Here, we have asked whether seizure-related changes in HR and cardiac repolarization depend on the side of seizure-activity in people with medically refractory mesial temporal lobe epilepsy (mTLE) undergoing pre-surgical video-EEG telemetry using intracranial electrodes. We included patients with bilateral hippocampal depths electrodes and, to account for intrinsic differences in autonomic function and to allow intraindividual comparison, only those who had at least two seizures arising from each hippocampus independently from each other during video-EEG telemetry.

Materials and Methods
Patients and Inclusion Criteria

We reviewed patients with medically refractory mTLE undergoing presurgical video-EEG monitoring during a 12 years period from January 2000 to December 2011 in the Department of Epileptology at the University Hospital Bonn (Germany). This study is a retrospective audit of EEG and ECG data which have been collected during standard clinical procedures, and has been approved as such by the local medical ethics committee (“Ethikkommission an der Medizinischen Fakultaet der Rheinischen Friedrich-Wilhelms-Universitaet Bonn”). Informed patient consent was not required because of the retrospective design and the anonymization of patient-related data for analysis and publication. Inclusion criteria were presence of bilateral hippocampal depth electrodes and the occurrence of at least two seizures with independent onset from each hippocampus. Two to 4 seizures per hemisphere per patient were analyzed. Seizures were selected according to the side of seizure-onset and the interpretability of simultaneous ECG traces. If more than 2–4 seizures per patient and hemisphere were eligible for analysis, seizures were selected in chronological order of occurrence. The correct position of the electrodes was controlled with the help of MRI after implantation. In 13 patients, hippocampal depths electrodes (Ad-tech®, Racine, WI, USA) were implanted via a posterior approach as displayed in figure 1A and described in table 1. In one patient, the amygdala and the body of the hippocampus were covered by two depths electrodes implanted via a lateral approach, and in the remaining patient, 5 depths electrodes via a lateral approach were implanted on each hemisphere and covered the amygdala, hippocampus (head, body and tail) as well as anterior entorhinal cortex and posterior parahippocampal gyrus.

Presurgical Evaluation

Standard presurgical assessment included cerebral MRI (1.5 or 3 Tesla), non-invasive video-EEG telemetry using scalp EEG (10–20 system with additional temporal electrodes) prior to invasive video-EEG telemetry and neuropsychological testing. Video-EEG telemetry is the simultaneous acquisition of a video film (to observe the clinical symptoms of the patients) and EEG recordings (to assess the regional onset and propagation of the seizure activity) in order to correlate the patients’ behaviour with the seizure activity. In all included patients, invasive video-EEG monitoring was performed with hippocampal depth electrodes (see above) and in some patients with additional neocortical subdural strip or grid electrodes (table 1). All electrodes were placed in dependence of MRI findings, prior findings in scalp EEG recordings and seizure semiology.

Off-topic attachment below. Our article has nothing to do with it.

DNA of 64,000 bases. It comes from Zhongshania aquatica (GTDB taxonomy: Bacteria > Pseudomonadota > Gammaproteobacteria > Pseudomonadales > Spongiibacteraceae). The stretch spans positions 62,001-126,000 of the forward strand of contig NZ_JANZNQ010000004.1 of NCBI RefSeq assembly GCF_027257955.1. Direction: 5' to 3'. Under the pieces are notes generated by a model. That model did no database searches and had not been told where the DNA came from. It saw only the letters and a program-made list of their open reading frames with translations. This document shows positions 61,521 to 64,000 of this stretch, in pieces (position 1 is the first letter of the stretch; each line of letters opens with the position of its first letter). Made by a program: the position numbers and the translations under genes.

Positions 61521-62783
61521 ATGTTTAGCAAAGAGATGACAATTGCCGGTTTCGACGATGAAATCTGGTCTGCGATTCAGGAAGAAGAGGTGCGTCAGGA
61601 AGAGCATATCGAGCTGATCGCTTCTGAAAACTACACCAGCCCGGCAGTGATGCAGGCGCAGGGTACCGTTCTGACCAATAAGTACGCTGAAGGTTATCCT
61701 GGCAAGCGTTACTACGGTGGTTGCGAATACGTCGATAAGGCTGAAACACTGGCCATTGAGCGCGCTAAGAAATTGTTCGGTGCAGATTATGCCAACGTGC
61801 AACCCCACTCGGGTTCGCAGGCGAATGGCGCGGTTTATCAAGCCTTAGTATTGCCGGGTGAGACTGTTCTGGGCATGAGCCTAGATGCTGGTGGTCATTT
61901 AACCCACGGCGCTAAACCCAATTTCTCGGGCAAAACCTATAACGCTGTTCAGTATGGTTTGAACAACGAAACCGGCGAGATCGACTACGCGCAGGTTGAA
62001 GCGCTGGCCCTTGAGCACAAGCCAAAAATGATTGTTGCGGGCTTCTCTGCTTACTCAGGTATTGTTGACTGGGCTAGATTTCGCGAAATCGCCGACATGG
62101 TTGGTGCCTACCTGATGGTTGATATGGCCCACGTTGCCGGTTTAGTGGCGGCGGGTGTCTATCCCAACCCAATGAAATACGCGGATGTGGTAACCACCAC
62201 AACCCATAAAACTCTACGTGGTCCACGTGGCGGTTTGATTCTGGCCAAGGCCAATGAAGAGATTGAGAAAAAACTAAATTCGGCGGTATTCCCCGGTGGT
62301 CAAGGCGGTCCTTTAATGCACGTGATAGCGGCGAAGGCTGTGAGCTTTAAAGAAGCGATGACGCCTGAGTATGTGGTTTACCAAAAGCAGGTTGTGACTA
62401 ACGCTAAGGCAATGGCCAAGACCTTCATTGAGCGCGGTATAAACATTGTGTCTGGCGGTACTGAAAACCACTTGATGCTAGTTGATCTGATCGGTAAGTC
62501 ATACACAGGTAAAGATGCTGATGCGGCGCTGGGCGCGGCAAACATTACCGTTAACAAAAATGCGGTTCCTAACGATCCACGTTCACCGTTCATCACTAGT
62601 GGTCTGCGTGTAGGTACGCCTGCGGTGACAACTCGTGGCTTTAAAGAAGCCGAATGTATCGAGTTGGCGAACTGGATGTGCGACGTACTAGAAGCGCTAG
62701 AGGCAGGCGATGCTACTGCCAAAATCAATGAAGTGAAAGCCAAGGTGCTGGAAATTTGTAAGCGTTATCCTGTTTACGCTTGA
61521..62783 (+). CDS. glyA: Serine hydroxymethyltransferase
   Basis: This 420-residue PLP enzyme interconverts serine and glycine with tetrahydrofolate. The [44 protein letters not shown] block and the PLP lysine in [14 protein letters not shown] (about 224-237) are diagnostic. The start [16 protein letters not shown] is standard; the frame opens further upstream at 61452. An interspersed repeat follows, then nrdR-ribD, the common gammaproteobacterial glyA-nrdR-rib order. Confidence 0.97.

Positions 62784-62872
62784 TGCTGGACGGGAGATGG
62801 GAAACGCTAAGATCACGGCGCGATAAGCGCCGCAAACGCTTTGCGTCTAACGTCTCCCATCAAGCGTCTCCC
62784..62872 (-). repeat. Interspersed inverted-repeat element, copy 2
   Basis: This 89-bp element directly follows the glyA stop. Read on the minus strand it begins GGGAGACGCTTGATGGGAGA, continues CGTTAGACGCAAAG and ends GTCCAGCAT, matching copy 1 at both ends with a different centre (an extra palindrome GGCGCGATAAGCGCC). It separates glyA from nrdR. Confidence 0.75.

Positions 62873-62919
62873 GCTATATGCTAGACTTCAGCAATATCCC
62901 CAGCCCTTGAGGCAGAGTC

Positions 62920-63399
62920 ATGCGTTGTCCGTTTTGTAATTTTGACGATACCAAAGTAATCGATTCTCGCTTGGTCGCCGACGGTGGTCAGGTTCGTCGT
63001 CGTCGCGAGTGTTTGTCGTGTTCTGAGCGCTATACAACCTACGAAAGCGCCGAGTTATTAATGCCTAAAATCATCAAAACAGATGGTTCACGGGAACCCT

EEG Recordings

EEG data acquisition was performed with a Stellate Harmonie digital video-EEG system (Version 5.4, Schwarzer GmbH/Natus, Germany) using up to 128 channels, a 200 Hz sampling rate and a 16 bit analogue-to-digital converter. Data were band pass filtered between 0.016 and 70 Hz. We determined the timepoint and localization of seizure-onset according to the intracranial EEG recordings.

Periictal One-lead ECG Recordings

A modified lead-I ECG (adhesive electrodes placed below the clavicles of either side) was recorded simultaneously with EEG. RR intervals were determined manually at different timepoints (1 min before EEG seizure-onset, during unilateral hippocampal activity where RR was shortest in order to “normalize” the data; 1 min after seizure cessation). QT intervals were manually measured from the start of the QRS complex to the end of the T wave (defined by the intersection with the isoelectric line). QT and preceding RR intervals were determined from 3–5 successive ECG complexes and QT intervals were corrected for variable RR intervals. All correction formulas tend to over- or underestimate QTc [16]. To minimize errors due to correction bias and as a sensitivity analysis, we have used four established formulas as follows:

  • (1) Bazett: QTc = QT/RR1/2
  • (2) Fridericia: QTc = QT/RR1/3
  • (3) Framingham: QTc = QT +0.154×(1-RR)
  • (4) Hodges: QTc = QT +1.75×(HR –60)

In formulas (1)–(3), QTc, QT and RR interval values are expressed in seconds. In (4), QTc and QT intervals are in milliseconds and HR is in beats per minute. To reduce a bias error of putatively pathologic QTc intervals (due to higher HR), we have used modified normal limits for QTc intervals as proposed by Luo and colleagues (see table S1) [17].


Statistical differences of HR and QTc values between seizures with left- and right-sided ictal activity were assessed pairwisely using a mixed linear regression model adjusted for variable seizure numbers per patient and individual patient effects (STATA12 software, StataCorp LP, TX, U.S.A.). P-values <0.05 were regarded as statistically significant, based on the null hypothesis that there is no hemispheric side effect on (i) ictal HR and (ii) QT intervals. All data are given as means ± S.E.M.


Fifteen (9 women; age 35.0±2.5 years) of 205 patients with medically refractory mTLE fulfilled the inclusion criteria (Figure 1B). Thirteen patients had signs of hippocampal sclerosis on cerebral MRI and 2 patients had no detectable MRI abnormalities (Table 1). None of the patients had been diagnosed with a cardio-pulmonary disease.